Each of us has that little voice in our heads telling us that we’re not good enough, smart enough, strong enough, etc. Sometimes our inner critic sounds a whole lot like our own voice. Other times, it seems to be channeling someone from our past: a parent, teacher, or playground bully. No matter who it sounds like, though, it has one objective—to keep things from changing. Silencing the inner critic can be a very tough thing to do.
Sure, the inner critic may come across as caring. That voice doesn’t want you to be hurt or disappointed when things don’t work out your way. Isn’t it easier not to try something than to do it and fail miserably? The voice lulls you into a false sense of security by maintaining the status quo. Some suggest that it’s biologically hardwired that way, in fact. Humans are typically more comfortable with the familiar than with trying something new, and the inner critic helps to keep equilibrium.
Of course, most of us don’t really want equilibrium. Where’s the excitement in that? How does that help you grow as a person or reach your goals? The short answer is that it doesn’t. To get ahead, you need to figure out how to kill your inner critic, and the sooner you do it, the better.
What’s the Worst that Could Happen?
To kill your inner critic, allow yourself to imagine the worst-case scenario. What is the worst thing that could happen if you make an attempt at this new thing? Chances are, it wouldn’t actually be that bad. We get so hung up on worrying about not doing something “well enough,” that we totally overlook the fact that it might not be that big of a deal.
Based on the worst possible outcome, you can decide with a clearer head if you should proceed. If your plan has a good chance of injuring someone or wiping out your finances, then it might need some refinement. If, on the other hand, the worst thing that will happen is that you’ll get a little egg on your face, that might not be too big of a price to pay in contrast to the potential payoff of exploring something new.
Give Yourself Permission to Fail
One of the biggest hang-ups most of us have when it comes to trying new things is the fact that we might fail at it. In addition to our possible genetic pre-disposition to avoid change, failure brings with it a variety of uncomfortable feelings, the biggest of which is fear. We fear proving ourselves to be inadequate. We fear looking foolish instead of others. Oftentimes, we even fear success.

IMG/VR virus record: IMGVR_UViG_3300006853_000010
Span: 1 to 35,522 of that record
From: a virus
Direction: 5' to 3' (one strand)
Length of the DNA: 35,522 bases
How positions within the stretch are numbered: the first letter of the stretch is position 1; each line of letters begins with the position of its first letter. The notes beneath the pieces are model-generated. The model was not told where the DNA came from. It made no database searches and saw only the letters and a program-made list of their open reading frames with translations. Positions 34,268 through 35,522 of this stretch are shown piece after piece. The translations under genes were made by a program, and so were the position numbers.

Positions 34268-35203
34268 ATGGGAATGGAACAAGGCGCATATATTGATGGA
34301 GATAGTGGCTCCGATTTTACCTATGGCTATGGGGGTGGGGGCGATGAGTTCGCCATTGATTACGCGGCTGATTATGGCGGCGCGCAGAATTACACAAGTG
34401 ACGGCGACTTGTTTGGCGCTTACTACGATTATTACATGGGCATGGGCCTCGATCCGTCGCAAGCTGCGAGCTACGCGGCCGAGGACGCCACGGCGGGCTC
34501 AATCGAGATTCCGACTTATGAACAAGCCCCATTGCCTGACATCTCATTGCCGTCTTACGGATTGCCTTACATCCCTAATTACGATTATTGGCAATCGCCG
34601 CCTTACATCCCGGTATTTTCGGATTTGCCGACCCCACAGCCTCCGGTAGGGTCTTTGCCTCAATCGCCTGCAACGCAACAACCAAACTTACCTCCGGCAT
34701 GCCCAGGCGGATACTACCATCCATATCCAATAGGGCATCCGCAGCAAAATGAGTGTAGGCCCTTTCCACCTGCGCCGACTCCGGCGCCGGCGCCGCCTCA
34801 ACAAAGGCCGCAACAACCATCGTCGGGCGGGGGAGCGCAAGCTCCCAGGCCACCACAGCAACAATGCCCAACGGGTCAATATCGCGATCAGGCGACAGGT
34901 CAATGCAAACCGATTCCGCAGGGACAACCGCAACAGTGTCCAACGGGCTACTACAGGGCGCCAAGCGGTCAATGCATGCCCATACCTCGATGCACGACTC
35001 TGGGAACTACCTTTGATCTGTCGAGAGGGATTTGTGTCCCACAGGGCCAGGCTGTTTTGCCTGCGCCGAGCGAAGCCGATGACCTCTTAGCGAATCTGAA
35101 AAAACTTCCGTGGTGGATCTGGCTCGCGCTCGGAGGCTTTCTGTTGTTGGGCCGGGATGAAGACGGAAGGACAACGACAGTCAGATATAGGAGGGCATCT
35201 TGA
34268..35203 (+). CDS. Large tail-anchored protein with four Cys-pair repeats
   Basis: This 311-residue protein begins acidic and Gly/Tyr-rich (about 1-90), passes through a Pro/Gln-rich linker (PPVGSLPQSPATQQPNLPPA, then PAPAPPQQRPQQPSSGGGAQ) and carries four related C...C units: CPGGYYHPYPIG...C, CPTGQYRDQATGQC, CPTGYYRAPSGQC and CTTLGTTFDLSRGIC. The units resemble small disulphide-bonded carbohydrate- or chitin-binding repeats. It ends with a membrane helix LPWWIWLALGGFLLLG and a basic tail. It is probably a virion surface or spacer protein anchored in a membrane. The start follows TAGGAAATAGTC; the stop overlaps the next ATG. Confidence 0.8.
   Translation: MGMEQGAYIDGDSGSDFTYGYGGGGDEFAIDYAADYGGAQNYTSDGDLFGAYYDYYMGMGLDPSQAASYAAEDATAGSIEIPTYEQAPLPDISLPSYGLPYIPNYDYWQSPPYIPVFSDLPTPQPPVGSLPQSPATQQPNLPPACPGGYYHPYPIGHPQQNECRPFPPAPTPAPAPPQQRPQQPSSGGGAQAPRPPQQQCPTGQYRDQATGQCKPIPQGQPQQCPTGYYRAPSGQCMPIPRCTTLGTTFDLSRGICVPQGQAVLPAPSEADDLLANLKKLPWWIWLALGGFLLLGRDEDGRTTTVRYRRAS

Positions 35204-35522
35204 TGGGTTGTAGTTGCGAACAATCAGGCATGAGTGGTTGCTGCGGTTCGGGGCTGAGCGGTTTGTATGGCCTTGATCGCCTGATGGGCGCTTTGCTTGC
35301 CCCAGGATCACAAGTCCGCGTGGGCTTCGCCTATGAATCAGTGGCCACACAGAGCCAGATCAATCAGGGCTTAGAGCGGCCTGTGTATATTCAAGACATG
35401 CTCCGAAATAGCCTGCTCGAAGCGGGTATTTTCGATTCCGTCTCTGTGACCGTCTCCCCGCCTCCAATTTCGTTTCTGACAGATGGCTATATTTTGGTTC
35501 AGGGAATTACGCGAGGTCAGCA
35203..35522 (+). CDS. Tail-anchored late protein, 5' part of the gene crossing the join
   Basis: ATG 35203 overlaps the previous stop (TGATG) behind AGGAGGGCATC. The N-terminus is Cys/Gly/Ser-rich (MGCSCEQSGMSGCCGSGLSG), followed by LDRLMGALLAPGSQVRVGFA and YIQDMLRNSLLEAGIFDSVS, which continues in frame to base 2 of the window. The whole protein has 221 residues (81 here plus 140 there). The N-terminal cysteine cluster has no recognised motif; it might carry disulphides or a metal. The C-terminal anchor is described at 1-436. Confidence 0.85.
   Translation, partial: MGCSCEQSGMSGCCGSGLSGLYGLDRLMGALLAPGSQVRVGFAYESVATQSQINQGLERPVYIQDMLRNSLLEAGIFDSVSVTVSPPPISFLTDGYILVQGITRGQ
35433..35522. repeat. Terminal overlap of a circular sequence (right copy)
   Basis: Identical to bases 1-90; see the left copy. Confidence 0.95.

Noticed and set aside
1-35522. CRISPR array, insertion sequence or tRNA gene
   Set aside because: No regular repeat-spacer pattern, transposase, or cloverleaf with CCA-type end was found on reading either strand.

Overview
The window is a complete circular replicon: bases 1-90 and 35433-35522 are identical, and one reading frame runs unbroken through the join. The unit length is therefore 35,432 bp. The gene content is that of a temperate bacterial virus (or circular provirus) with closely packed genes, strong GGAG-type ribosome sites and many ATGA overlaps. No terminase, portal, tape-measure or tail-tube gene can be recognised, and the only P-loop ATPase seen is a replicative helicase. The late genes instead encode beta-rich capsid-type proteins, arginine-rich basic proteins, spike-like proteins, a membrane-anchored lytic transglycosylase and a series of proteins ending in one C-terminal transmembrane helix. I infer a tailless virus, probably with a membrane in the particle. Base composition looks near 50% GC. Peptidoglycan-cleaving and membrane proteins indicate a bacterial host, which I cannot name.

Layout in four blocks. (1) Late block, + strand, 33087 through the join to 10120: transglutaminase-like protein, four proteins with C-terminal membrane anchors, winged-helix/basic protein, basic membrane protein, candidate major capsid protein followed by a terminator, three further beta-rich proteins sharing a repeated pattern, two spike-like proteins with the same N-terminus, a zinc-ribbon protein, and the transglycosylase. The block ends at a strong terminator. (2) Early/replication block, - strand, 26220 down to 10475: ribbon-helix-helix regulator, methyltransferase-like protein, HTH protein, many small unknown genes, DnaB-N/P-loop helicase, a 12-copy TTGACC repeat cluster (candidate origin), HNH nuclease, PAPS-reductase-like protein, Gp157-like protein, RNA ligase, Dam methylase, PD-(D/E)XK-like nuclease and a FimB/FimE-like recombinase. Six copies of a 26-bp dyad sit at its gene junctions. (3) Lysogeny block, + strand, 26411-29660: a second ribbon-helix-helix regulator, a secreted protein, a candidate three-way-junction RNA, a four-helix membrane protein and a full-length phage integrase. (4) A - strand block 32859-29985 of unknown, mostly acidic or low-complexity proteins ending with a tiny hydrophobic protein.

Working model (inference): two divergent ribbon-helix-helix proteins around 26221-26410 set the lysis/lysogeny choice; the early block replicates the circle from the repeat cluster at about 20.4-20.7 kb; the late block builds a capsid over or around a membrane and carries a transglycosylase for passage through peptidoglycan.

Now that you’ve imagined the worst and given your inner critic all the ammunition it needs to use against you, it’s time to shrug your shoulders and say, “So what?” The simple act of giving yourself permission to fail can be more than enough to shut that voice down. Even if it does pipe up, it doesn’t hold any power at this point. If it tells you you’re going to fail, you can smile and know that you’ve already accepted that possibility and are good with it.
But, your failure is certainly not a foregone conclusion. In the end, you’ll have far more successes than failures. This also helps to kill the inner critic because each time you provide this “proof” of success, you’re shutting down its warnings and worries. Absolutely remember to also give yourself permission to succeed!
Learning how to kill your inner critic is all about putting it in its place. If we listen too closely to that voice, we end up thwarting our own development and potential. One of the best ways to put an end to the criticism is to recognize it for what it is, and to go ahead and move forward anyway. When you recognize the worst that can happen and give yourself permission to fail, you’ve taken the power from the inner critic and put it back where it belongs.
We’ve all heard about the most nutritious foods for the body, but did you know that there are foods that can boost your brain power?
It turns out that the old saying “You are what you eat” contains a kernel of truth when it comes the brain. Researchers have identified certain nutrient-rich foods that directly benefit our brain cells. Adding these foods to your diet will allow you to fuel your brain and tap into your full powers of concentration and creativity.